die; 235,000 are hospitalized; and 1.1 million are treated and released from an
emergency department. The number of people with TBI who are not seen in an
emergency department or who receive no care is unknown.

Major causes of TBI are: Falls (28%); Motor vehicle-traffic crashes
(20%); Struck by/against events (19%); and Assaults (11%). TBI costs the USA
approximately 60 billion dollars per year in care and lost productivity (Statistics supplied by BIAA)

Helmets are often proposed as a cure all. The problem is according to the statistical breakdown above over 50% of related injuries would occur from non helmet activities. Better immediate care and follow up would lessen the severity of impairment for a large proportion of survivors

TBI can cause a wide range of functional changes affecting thinking, language, learning, emotions, behavior, and/or sensation. It can also cause epilepsy and increase the risk for conditions such as Alzheimer’s disease, Parkinson’s disease, and other brain disorders that become more prevalent with age.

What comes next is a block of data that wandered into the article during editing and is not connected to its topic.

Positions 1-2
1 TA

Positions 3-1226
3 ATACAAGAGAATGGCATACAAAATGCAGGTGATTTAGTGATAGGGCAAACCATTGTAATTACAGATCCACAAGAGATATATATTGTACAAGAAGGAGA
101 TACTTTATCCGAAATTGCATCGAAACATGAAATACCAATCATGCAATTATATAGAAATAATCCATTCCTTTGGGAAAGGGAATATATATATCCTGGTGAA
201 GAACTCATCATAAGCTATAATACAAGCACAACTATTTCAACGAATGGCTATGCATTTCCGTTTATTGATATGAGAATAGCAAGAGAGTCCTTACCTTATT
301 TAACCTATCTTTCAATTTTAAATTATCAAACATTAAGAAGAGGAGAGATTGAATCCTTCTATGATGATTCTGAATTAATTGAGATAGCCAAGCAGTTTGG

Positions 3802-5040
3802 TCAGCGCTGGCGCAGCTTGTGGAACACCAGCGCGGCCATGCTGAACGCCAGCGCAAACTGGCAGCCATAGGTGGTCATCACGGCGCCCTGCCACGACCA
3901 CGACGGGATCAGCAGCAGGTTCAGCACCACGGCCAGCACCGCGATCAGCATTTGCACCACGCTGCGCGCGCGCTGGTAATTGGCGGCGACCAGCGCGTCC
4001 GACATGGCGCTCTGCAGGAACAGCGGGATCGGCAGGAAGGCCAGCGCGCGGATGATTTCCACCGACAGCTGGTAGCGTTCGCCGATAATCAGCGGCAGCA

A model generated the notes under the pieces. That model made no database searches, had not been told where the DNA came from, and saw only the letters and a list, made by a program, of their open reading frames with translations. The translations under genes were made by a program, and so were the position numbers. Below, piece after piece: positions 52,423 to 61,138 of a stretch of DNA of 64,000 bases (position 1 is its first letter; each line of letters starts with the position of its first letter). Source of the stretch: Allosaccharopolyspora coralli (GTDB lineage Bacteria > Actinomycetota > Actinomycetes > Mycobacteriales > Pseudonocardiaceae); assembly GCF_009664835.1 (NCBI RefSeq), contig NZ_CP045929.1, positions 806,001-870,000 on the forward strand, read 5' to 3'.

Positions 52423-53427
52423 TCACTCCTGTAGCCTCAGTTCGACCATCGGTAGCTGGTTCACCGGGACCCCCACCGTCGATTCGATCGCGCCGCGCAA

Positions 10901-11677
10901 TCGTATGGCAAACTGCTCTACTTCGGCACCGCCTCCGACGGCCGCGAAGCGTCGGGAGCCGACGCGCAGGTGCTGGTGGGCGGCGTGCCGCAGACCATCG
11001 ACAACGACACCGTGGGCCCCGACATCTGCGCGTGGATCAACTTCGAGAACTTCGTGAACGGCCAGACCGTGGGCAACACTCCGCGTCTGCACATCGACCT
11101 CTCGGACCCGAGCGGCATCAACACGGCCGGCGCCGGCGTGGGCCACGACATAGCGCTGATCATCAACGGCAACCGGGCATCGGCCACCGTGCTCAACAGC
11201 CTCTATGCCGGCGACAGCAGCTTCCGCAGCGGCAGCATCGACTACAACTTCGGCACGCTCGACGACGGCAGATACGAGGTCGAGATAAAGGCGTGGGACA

Survivors report the areas they most need help are: Improving memory and problem solving; Managing stress and emotional upsets; Controlling one’s temper; and improving social and employment skills.
A mind is a terrible thing to lose…if you have sustained a head injury all is
not lost help is available .
The links above in blue contain help and information.

We are often asked how do I find a good treating professional? Ask your local brain injury association. Word of mouth is good. Check with healthcare facilities, neighbors and friends. Find a professional who will work with you or your family member to get results rather than just tell you to learn to adjust to the problem.

Many individuals have run out of health care options. They ask what can be done at home. The Wall Street Journal has an excellent article about how people can be pro-active in retraining their brains. There is continuing research going on in this area. If you have a strategy or treatment that you have found helpful please let us know.

Here is a place where you can try brain games for free. This site is monitored by scientists from Stanford university who are collecting brain function data for a mega study.

Jig saw puzzles can help with spatial function. You can try these free from a simple six piece